“The host Cougars did draw the first scoring blood in the game,” the article read. “…moving 34 yards in 10 plays after a shanked 11-yard punt by the Panthers…” The Cougars had successfully converted two fourth downs into firsts in the drive, before Hill wedged in for the score from the one, leaving the Panthers down by a touchdown and giving the visitors a glimpse of the Cougars’ determination.
The Panthers evened the score later in the first half after recovering a fumble and pushing the ball to the Cougars’ one, where Smith would cross the plane. After a kick by Frye, the score stood at 7-7, where it would stay through the remainder of the first half, though the Panthers would threaten twice more, moving the ball to within the Cougars’ 30 both times.
According to the article, the Panthers returned from the half-time break ready to rumble and took off on a 68-yard drive on their first possession of the second half. Smith hit the scoreboard again, taking a screen pass from Johnson and breaking down the right side for a touchdown.
After kicking off, the Panthers struck again, pushing the Cougars back to their own four yard-line before Campbell threw himself on an end-zone fumble to score and leave the Cougars behind 21-7.
The Cougars kept hopes of a comeback alive on their return drive with a touchdown and the Panthers responded in kind when the visitors capped off a 78-yard trek with a toss to Pope, waiting in the end zone.
The Crisp squad then added another touchdown to keep the pressure on the Americus team, but the Panthers stubbornly refused to let the Cougars get any closer to a comeback following that drive.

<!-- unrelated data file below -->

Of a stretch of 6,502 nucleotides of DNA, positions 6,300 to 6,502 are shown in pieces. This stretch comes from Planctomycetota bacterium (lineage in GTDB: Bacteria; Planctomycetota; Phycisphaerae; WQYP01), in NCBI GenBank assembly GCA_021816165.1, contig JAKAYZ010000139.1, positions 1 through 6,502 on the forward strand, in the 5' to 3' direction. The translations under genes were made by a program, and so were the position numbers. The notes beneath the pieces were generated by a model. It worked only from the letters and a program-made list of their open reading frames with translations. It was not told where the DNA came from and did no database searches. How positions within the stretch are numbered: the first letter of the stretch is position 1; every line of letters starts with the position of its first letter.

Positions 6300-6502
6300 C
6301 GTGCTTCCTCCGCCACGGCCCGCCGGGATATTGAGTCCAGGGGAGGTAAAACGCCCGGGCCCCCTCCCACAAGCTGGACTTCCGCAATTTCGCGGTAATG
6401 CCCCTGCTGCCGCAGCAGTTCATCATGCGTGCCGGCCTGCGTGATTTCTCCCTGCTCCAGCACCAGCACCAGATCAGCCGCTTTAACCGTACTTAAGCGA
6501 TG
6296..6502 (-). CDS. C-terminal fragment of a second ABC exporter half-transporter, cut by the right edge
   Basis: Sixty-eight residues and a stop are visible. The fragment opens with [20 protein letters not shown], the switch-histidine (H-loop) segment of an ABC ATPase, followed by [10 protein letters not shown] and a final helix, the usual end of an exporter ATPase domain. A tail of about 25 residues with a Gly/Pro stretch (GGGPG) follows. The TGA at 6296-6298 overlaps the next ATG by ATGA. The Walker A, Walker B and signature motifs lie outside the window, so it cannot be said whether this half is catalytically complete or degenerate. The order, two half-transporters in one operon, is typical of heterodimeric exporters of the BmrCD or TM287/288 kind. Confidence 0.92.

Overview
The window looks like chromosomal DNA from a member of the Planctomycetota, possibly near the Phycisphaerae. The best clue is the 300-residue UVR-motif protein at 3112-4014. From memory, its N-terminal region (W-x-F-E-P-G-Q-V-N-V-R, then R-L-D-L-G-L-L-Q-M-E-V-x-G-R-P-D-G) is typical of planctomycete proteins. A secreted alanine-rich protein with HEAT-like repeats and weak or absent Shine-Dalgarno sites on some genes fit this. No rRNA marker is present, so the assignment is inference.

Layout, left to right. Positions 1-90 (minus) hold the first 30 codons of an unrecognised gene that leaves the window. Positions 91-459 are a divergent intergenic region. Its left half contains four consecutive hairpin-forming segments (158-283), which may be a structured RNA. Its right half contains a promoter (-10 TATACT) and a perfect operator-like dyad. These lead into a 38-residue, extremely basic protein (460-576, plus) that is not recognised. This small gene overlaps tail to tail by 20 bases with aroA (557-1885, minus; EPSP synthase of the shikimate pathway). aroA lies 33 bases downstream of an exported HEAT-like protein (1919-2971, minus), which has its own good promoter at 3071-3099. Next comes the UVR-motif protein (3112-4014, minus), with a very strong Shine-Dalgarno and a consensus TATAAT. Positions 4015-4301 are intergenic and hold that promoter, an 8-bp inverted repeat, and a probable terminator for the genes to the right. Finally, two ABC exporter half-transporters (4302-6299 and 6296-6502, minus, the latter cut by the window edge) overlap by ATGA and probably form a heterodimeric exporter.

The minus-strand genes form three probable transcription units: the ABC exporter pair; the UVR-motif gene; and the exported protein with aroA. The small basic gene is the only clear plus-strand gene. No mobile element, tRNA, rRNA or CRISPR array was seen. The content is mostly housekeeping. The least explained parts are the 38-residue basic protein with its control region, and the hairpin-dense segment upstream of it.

AHS added an insurance touchdown when Smith burst past Crisp’s right tackle for a 39-yard TD run.
“On the night, Smith ran 18 times for 104 of the 174 rushing yards managed by the visitors,” the article concluded. “Johnson completed 12 of 25 passes for 229 yards. With five grabs for 79 yards, Pope was his favorite target… Tackle Eddie Sims was the ringleader of the Panther defense that limited the Cougars to 47 yards on the ground and 97 through the air.”
With that win, the Panthers had completed their non-conference schedule, as a buzz began to sound across the state with fans wondering if that might be the year that the Panthers would re-establish the team’s reputation as a powerhouse in Georgia high school football. Luckily, for AHS football fans, the Panthers’ streak of domination was only beginning and the best was yet to come.
Be sure to join us next week as we continue to delve into the ATR’s archives and celebrate the Panthers’ 2000 season. In our next installment, the Times-Recorder will be discussing the beginning of AHS’ Class AA Region schedule, which kicked off with matches against Terrell County, Randolph-Clay, and Sumter County High Schools.
The Panthers won all three games.